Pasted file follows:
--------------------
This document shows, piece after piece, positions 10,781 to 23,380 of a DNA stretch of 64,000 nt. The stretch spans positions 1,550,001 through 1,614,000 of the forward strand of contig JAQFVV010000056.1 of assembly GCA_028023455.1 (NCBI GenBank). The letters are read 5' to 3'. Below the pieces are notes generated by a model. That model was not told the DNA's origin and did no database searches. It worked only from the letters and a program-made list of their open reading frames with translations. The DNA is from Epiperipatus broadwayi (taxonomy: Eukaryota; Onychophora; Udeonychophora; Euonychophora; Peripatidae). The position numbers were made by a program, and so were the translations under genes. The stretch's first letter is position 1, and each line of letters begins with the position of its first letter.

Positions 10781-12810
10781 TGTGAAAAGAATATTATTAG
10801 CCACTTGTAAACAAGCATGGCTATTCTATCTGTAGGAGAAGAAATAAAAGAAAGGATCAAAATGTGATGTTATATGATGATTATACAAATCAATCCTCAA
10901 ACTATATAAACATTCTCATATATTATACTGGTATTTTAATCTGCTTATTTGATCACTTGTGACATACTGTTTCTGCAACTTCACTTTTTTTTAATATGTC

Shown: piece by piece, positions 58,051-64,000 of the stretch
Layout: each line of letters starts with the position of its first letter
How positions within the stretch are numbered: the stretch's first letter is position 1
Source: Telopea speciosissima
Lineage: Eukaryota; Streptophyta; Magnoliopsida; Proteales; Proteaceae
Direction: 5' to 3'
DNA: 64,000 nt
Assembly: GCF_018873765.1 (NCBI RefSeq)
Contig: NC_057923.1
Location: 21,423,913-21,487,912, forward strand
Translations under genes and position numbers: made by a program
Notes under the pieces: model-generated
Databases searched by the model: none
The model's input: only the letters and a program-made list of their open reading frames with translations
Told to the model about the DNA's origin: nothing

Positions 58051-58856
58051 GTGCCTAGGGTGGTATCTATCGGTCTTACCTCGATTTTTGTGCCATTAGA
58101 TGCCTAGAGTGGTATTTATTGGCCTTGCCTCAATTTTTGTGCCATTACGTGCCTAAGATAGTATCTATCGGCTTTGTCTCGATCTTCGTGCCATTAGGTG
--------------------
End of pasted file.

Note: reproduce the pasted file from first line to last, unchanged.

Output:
This document shows, piece after piece, positions 10,781 to 23,380 of a DNA stretch of 64,000 nt. The stretch spans positions 1,550,001 through 1,614,000 of the forward strand of contig JAQFVV010000056.1 of assembly GCA_028023455.1 (NCBI GenBank). The letters are read 5' to 3'. Below the pieces are notes generated by a model. That model was not told the DNA's origin and did no database searches. It worked only from the letters and a program-made list of their open reading frames with translations. The DNA is from Epiperipatus broadwayi (taxonomy: Eukaryota; Onychophora; Udeonychophora; Euonychophora; Peripatidae). The position numbers were made by a program, and so were the translations under genes. The stretch's first letter is position 1, and each line of letters begins with the position of its first letter.

Positions 10781-12810
10781 TGTGAAAAGAATATTATTAG
10801 CCACTTGTAAACAAGCATGGCTATTCTATCTGTAGGAGAAGAAATAAAAGAAAGGATCAAAATGTGATGTTATATGATGATTATACAAATCAATCCTCAA
10901 ACTATATAAACATTCTCATATATTATACTGGTATTTTAATCTGCTTATTTGATCACTTGTGACATACTGTTTCTGCAACTTCACTTTTTTTTAATATGTC

Shown: piece by piece, positions 58,051-64,000 of the stretch
Layout: each line of letters starts with the position of its first letter
How positions within the stretch are numbered: the stretch's first letter is position 1
Source: Telopea speciosissima
Lineage: Eukaryota; Streptophyta; Magnoliopsida; Proteales; Proteaceae
Direction: 5' to 3'
DNA: 64,000 nt
Assembly: GCF_018873765.1 (NCBI RefSeq)
Contig: NC_057923.1
Location: 21,423,913-21,487,912, forward strand
Translations under genes and position numbers: made by a program
Notes under the pieces: model-generated
Databases searched by the model: none
The model's input: only the letters and a program-made list of their open reading frames with translations
Told to the model about the DNA's origin: nothing

Positions 58051-58856
58051 GTGCCTAGGGTGGTATCTATCGGTCTTACCTCGATTTTTGTGCCATTAGA
58101 TGCCTAGAGTGGTATTTATTGGCCTTGCCTCAATTTTTGTGCCATTACGTGCCTAAGATAGTATCTATCGGCTTTGTCTCGATCTTCGTGCCATTAGGTG